Reported and rumored causes for the Nevada Cancer Institute’s demise abound: A stand-alone nonprofit clinic didn’t have a prayer in this market. There were too many administrators for too few doctors and patients. Management overspent on marketing, while ignoring community connections. Covenants with Summerlin tied researchers’ hands.
Speculation aside, the outcome is there for all to see. The nonprofit patient care and research facility referred to as NVCI declared bankruptcy in December, eight months after shedding about half its staff—including its director and CEO John Ruckdeschel—in a last-ditch effort to keep the doors open. It had racked up $91 million in debt.
“It was a roller-coaster ride, and I don’t think anybody would tell you differently,” says Karen Jacks, an NVCI oncologist who left her home state of North Carolina in 2007 to join the new Nevada facility, then full of promise. “But what we’re doing is so worthwhile, and we kept our eye on that.”
Before layoffs in 2011, NVCI clinical and research faculty numbered three dozen. Today, Jacks is one of seven clinical staff who remain. She says she’s not going anywhere.
Now, Jacks—and, more importantly, NVCI’s 6,000 patients—have reason for renewed hope. Concurrent with the bankruptcy, UC San Diego Health System announced it would buy the patient-care portion of the institute for $18 million and the promise of future donations from its nonprofit fundraising arm, which lives on. The bankruptcy court approved the sale in mid-January, just before another hero, Desert Research Institute, struck a bargain to take over a part of the institute’s research operations that UCSD didn’t want.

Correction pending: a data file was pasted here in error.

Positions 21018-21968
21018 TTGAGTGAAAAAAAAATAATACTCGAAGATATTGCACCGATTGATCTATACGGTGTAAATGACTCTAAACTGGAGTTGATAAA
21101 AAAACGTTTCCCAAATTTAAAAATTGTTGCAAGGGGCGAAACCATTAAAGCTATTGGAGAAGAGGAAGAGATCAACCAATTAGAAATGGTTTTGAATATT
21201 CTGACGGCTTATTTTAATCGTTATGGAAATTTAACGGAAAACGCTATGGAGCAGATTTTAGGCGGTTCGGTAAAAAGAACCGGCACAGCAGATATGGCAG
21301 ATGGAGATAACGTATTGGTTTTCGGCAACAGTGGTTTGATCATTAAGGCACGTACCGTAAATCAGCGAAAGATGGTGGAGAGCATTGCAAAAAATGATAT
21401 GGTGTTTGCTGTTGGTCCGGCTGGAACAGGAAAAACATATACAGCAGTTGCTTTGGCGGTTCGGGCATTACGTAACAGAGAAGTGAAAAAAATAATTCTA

Observers agree it’s a good deal for all concerned, but the relative neatness of the legal process won’t cure the ills that led to NVCI’s slow death. With the new facility and staff in place, the two university-affiliated programs have their work cut out for them: convincing patients, grant-makers and donors, as well as the rest of the Southern Nevada medical community, to give NVCI a second chance.
Anatomy of a deal
Before its bankruptcy, NVCI consisted of three parts: one did patient care, including clinical trials; another conducted laboratory research; and a third, the nonprofit, raised money and oversaw the business.
Under the new structure, approved by the bankruptcy court in late April, UCSD gets the first part, patient care and clinical trials, including the main building on the institute’s Summerlin campus and its operation at UMC. It has been renamed the UC San Diego Health System Nevada Cancer Institute.
DRI gets what’s left of the second part—laboratory research—by hiring 18 former NVCI staff (nine researchers and nine support staff) and leasing space from UCSD on the Summerlin campus. This portion of the erstwhile NVCI is now the DRI Human Health and Environment Program.
The third part carries over from the past, but is reduced to its philanthropic function. Run by the existing NVCI development staff, the nonprofit will continue to raise funds for the patient care provided by UCSD at the university’s newly acquired facility.
Up from the ashes